Hemotropic mycoplasmas (hemoplasmas) are epierythrocytic parasites that are associated with clinical disease in dogs and cats. The major canine hemoplasmas include Mycoplasma haemocanis and Candidatus Mycoplasma haematoparvum. Most canine hemoplasma infections are latent, and clinical disease is typically associated with immunosuppression, splenectomy, and other coinfections. The Rhipicephalus sanguineus tick is a proposed vector for canine hemoplasmas. A previous European study found 15% hemoplasma-positive dogs on polymerase chain reaction (PCR) in an area in southern France that had an established R sanguineus population. This study examined canine hemoplasma prevalence in a Swiss region in which R sanguineus occurrence was rare. Blood samples were collected from 889 dogs over a 1-year period from the Clinic for Small Animals at the University of Zurich. Both healthy and sick dogs were included. Total nucleic acids were extracted from each sample, and real-time PCR was performed for M haemocanis and Candidatus Mycoplasma haematoparvum. The positive rate was 1.2%. There were no dual infections, and infection was not significantly associated with anemia, gender, or age. Follow-up samples from infected dogs were persistently positive. Phylogenetic analysis on 4 positive samples revealed greater than 99.8% relatedness to published hemoplasma sequences. Most infected dogs had traveled to or from diverse countries outside of Switzerland. No infected dogs had clinical signs of hemoplasmosis.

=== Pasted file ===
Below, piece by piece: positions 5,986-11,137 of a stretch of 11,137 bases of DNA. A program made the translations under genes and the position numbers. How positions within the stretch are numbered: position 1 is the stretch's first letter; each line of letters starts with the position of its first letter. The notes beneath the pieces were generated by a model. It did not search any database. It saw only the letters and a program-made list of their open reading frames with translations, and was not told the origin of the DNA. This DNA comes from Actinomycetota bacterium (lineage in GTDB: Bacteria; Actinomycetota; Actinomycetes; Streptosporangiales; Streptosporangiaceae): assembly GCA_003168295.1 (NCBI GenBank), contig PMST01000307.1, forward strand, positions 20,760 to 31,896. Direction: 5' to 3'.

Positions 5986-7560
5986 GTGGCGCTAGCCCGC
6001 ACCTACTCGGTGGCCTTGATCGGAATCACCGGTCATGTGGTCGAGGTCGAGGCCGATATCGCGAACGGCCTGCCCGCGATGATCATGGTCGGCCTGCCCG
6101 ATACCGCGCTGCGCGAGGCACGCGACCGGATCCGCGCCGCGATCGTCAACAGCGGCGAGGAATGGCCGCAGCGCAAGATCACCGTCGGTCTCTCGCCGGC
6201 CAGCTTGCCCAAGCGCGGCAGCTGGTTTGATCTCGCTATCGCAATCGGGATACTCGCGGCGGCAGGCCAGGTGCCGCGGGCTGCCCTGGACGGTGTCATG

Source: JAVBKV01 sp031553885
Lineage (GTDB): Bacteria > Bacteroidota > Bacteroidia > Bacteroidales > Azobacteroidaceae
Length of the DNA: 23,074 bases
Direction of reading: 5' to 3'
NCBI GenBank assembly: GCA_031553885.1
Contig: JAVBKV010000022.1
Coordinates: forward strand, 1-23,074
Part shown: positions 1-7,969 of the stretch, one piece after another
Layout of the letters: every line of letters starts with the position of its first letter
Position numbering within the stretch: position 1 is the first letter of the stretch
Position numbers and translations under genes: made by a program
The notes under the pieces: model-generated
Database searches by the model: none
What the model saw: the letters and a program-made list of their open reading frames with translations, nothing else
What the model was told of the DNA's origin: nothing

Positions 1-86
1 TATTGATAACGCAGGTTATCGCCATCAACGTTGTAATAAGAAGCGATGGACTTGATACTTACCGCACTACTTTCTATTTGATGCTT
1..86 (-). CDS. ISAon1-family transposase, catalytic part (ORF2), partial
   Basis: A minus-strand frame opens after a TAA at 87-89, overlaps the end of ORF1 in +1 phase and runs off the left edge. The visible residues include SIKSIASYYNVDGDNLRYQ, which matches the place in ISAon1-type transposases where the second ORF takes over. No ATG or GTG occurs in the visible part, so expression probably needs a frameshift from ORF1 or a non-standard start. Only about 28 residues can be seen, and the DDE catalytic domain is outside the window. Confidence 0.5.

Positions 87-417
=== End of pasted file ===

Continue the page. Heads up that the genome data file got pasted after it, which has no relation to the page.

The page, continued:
COMMENTARY: This is a very interesting study on the presence of hemoplasmas in a European canine population. Clinical hemoplasma infection in dogs is rarely seen in nonenzootic areas, and pets typically display clinical signs in the presence of comorbidities. This study suggests that veterinarians should be aware of hemoplasma infection in dogs. It also supports the association between travel and infection status and identifies the spread of emerging infectious diseases to nonenzootic areas. The R sanguineus tick is located throughout the United States, and as the presumptive vector of the most common canine hemoplasmas, may contribute to their U.S. prevalence.
Real-time PCR-based prevalence study, infection follow-up and molecular characterization of canine hemotropic mycoplasmas. Wengi N, Willi B, Boretti FS, et al. VET MICROBIOL 126:132-141, 2008.